Re: CCAT: EMOTIONSdwig@markv.com
CC: firstname.lastname@example.org, email@example.com, firstname.lastname@example.org
In-reply-to: <199411232127.AA22690@dante.cs.uiuc.edu> (email@example.com)
Subject: Re: CCAT: EMOTIONS
Reply-to: Don Dwiggins <firstname.lastname@example.org>
Date: Mon, 28 Nov 94 9:28:06 PST
Source-Info: From (or Sender) name not authenticated.
Pat Hayes writes:
> BUt how can they not be? If someone can be more or less angry, and more or
> less afraid, etc., then there is a linear vector space being defined right
> there. Maybe only a subset of it is biologically possible, and maybe
> behavior is best predicted by some complicated kind of surface or subspace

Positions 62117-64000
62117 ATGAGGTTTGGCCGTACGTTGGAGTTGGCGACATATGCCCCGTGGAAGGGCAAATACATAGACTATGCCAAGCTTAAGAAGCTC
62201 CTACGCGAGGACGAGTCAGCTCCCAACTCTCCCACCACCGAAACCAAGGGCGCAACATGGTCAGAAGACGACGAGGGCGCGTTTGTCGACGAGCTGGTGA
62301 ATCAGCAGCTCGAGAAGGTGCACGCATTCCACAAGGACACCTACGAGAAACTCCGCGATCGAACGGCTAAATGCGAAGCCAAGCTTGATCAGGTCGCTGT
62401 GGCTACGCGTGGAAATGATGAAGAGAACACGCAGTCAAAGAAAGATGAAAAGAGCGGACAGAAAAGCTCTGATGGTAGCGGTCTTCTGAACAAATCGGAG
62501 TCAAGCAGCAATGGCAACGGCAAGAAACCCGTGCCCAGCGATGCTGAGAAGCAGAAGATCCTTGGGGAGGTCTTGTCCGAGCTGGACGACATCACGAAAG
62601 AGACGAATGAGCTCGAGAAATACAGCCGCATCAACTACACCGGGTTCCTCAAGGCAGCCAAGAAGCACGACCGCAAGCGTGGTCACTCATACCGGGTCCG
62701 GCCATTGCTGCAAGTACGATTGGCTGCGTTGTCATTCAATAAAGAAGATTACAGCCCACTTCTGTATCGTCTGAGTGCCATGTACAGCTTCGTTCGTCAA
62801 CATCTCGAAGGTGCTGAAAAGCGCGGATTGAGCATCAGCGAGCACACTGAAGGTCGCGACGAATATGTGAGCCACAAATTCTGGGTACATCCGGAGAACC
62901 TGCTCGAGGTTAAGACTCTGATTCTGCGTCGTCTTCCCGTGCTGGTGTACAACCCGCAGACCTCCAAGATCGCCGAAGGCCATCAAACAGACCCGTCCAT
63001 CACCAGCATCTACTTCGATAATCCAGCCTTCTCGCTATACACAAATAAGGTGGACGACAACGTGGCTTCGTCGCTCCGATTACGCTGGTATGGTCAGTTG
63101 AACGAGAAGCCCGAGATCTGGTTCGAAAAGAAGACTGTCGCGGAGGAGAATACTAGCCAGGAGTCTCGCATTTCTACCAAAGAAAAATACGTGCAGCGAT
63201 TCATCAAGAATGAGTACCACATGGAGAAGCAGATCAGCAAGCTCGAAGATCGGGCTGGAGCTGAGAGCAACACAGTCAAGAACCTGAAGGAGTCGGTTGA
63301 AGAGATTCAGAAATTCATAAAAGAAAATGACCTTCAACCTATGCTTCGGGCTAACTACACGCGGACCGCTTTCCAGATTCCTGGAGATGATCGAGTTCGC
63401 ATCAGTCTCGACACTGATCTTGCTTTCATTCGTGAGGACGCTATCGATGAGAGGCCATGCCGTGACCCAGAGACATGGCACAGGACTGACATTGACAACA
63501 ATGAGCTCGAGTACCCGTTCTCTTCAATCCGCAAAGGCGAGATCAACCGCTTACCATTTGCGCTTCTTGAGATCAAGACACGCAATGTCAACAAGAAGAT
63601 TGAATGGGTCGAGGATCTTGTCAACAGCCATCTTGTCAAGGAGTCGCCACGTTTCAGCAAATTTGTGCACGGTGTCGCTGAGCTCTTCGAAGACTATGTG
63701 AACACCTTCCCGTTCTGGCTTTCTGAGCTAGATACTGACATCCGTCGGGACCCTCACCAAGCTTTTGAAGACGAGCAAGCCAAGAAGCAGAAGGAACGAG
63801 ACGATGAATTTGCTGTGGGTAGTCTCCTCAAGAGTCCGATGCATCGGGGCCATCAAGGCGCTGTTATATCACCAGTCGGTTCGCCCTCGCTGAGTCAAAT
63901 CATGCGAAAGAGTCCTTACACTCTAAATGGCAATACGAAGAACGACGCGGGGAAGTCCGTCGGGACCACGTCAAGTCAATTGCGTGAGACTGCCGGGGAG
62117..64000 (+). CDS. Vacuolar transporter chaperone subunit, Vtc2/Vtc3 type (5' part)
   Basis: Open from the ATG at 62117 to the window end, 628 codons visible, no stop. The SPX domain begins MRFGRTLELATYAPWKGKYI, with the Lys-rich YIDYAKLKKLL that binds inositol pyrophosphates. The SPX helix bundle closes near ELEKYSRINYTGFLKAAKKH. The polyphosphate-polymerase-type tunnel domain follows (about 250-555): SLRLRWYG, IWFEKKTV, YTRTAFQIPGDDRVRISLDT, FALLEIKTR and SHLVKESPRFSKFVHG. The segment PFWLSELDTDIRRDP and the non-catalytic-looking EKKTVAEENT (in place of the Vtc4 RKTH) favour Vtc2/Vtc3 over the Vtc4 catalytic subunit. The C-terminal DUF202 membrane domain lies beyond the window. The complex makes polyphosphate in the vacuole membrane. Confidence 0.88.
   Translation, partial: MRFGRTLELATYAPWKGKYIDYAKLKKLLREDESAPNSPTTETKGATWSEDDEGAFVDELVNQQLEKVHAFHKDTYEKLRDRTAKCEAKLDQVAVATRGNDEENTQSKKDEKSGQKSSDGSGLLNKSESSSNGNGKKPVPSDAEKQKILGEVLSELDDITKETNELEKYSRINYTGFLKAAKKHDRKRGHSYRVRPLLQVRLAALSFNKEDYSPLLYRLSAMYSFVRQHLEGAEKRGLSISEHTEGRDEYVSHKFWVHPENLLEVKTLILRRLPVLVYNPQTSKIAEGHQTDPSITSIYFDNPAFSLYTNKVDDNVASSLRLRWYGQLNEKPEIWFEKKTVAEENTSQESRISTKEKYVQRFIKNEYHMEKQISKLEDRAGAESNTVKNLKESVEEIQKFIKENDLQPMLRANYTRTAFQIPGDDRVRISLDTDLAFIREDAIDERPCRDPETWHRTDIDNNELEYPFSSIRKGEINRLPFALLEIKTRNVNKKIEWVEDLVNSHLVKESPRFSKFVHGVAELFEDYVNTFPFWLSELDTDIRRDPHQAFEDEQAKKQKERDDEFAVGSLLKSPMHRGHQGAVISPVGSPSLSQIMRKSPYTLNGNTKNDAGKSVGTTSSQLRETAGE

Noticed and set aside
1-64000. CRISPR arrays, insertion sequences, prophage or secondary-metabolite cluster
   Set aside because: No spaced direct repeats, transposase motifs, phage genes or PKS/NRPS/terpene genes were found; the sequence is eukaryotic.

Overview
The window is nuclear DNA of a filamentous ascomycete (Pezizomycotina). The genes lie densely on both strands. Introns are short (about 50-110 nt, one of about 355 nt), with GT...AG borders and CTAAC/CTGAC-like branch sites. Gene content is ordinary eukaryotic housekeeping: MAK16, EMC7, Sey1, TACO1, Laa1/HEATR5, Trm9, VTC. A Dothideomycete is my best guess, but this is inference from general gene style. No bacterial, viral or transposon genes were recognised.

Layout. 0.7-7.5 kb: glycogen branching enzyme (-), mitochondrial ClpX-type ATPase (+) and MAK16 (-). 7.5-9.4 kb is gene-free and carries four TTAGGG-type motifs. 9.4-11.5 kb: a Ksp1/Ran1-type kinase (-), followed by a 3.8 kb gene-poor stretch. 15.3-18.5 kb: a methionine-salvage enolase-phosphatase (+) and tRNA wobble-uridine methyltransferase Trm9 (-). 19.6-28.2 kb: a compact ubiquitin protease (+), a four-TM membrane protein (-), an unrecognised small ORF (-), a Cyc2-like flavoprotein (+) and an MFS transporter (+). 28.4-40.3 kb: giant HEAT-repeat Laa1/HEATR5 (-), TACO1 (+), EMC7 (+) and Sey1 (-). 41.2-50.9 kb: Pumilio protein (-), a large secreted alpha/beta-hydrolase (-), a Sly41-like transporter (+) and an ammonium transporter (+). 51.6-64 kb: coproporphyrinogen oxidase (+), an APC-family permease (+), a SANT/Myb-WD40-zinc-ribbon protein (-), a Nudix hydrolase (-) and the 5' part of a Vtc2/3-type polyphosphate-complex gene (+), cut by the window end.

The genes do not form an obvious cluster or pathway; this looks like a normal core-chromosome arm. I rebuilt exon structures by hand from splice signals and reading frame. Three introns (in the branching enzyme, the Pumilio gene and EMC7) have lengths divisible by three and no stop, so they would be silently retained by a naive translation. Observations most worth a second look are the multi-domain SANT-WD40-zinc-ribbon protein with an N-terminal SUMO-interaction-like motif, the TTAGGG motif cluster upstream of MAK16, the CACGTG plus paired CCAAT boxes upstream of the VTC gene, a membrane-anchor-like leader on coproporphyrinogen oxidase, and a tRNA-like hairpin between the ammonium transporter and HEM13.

> in this vector space, but what other kind of description COULD be given of
> emotional state, if we decide to set out by listing the emotions? What
> other ways to proceed are there?
You might start with the psychological literature, to see if there are any
generally accepted models of emotional states or complexes. One that occurs
to me is Kubler-Ross' model of the progression of emotions following a
severe loss (something like denial-> anger-> depression-> bargaining->
acceptance, if my memory serves).
> <You know, email needs a new punctuation mark. I need to be able to
> distinguish a rhetorical question from a sincere, genuine question. That
> was a genuine question, not a rhetorical denial.>
How about ";?" The semicolon is used in smileys as a wink.
Don Dwiggins "Solvitur Ambulando"
Mark V Systems, Inc.